There are other companies that are either working in this space or working on technologies to compete with organic photovoltaics. Many of them, however, in contrast to SolarWindow, have been applying this idea to e-readers and tablets. SolarWindow, since my time at the company, has always been built around the window first. When I came in to take over the company and to forge our path forward, it’s been all about taking a window specification, and then understanding and applying what the window industry does, right from how they make the glass, how they cut the glass, how they coat the glass, and then build a window—all of those processes have been an element of how SolarWindow has been fabricated.
And what if it’s cloudy?
That’s one of the beauties of SolarWindow—we can generate electricity under very diverse light conditions. We have scientifically designed the coatings to work under both natural sunlight and artificial light. But what really is nice is that we can bring the technology indoors, and the light that is within your office can be used to generate electricity. The other nice feature of this technique is that the light doesn’t have to be direct. It can be indirect, it can be shaded, or diffused, and it works with reflected light. Whereas conventional PV really needs to face south in the northern hemisphere—and if it’s a cloudy day, it doesn’t really produce light or doesn’t produce energy—because it’s looking at the visible spectrum of light, we don’t work with that spectrum of light.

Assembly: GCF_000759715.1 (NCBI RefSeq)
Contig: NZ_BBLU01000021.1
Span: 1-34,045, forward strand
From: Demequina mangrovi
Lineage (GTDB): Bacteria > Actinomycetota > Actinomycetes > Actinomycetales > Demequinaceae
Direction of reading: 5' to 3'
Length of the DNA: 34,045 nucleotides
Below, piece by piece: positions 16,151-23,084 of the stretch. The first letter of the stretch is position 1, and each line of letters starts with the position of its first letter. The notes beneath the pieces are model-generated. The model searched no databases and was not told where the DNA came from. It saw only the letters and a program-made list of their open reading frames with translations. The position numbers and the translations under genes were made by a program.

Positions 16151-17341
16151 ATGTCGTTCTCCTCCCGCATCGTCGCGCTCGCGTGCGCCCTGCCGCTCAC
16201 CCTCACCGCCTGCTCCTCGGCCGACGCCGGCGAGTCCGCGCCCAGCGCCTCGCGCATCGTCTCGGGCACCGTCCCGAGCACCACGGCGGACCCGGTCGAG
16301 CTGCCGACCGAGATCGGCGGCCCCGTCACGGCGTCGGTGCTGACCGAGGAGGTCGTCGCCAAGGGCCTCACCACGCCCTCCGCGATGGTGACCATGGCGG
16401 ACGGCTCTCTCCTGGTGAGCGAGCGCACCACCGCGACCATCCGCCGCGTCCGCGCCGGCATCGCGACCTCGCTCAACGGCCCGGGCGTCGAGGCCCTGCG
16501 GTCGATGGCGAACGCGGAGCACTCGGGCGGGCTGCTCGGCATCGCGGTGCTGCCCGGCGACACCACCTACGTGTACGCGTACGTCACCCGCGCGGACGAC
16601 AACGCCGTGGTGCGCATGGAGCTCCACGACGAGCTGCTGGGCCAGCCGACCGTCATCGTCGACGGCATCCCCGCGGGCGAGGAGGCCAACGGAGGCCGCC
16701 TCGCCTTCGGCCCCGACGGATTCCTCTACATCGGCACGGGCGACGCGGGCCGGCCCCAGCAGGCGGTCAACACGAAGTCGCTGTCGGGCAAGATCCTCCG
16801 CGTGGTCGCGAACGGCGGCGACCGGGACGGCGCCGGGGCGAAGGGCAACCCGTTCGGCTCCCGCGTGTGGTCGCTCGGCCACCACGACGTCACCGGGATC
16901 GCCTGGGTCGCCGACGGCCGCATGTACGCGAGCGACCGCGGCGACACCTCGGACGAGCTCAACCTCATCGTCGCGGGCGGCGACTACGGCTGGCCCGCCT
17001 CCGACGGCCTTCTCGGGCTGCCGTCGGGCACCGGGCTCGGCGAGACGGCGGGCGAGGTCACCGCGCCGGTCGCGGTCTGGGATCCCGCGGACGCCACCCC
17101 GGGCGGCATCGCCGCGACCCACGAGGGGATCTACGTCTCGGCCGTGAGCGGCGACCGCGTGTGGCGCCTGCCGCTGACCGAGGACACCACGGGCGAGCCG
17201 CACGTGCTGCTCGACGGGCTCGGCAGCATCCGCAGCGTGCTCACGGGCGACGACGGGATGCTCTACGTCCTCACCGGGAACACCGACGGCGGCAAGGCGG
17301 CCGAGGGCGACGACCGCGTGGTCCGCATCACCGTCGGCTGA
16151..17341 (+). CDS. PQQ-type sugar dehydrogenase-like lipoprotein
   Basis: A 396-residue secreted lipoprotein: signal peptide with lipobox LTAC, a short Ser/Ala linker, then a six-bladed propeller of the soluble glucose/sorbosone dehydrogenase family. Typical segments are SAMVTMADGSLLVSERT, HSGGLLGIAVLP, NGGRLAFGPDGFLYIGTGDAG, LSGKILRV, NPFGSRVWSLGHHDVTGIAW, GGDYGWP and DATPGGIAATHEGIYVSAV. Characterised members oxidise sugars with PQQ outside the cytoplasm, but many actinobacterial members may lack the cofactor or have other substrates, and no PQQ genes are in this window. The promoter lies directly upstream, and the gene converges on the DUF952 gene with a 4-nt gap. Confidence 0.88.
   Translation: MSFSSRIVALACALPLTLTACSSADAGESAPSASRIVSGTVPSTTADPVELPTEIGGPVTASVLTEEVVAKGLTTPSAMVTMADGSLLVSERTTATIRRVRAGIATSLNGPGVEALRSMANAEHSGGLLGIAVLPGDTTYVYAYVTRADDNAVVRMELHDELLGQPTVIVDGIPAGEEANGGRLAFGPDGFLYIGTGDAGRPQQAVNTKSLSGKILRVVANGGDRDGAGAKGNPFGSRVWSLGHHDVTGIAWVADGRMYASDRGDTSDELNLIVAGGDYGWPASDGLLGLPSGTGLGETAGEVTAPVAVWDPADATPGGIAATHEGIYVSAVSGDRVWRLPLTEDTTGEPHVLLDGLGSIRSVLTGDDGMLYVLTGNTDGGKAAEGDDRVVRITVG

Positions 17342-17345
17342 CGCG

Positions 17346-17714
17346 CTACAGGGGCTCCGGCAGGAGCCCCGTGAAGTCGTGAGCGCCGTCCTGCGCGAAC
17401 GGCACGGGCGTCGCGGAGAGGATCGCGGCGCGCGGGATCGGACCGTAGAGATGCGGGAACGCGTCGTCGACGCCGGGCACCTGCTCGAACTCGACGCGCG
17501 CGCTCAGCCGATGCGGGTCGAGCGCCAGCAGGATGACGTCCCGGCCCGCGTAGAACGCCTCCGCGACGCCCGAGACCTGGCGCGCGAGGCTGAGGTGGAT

What are the obstacles you’re facing in getting a product to market?
The idea is to have a product ready for manufacturing, and there are really three broad steps that are associated with that.
First and foremost is to raise capital to meet our development objectives.
The second is to use that capital and the accomplishing of those objectives to land strategic partnerships. This will allow us to partner with technology companies, license the SolarWindow patents, and be able to produce these products.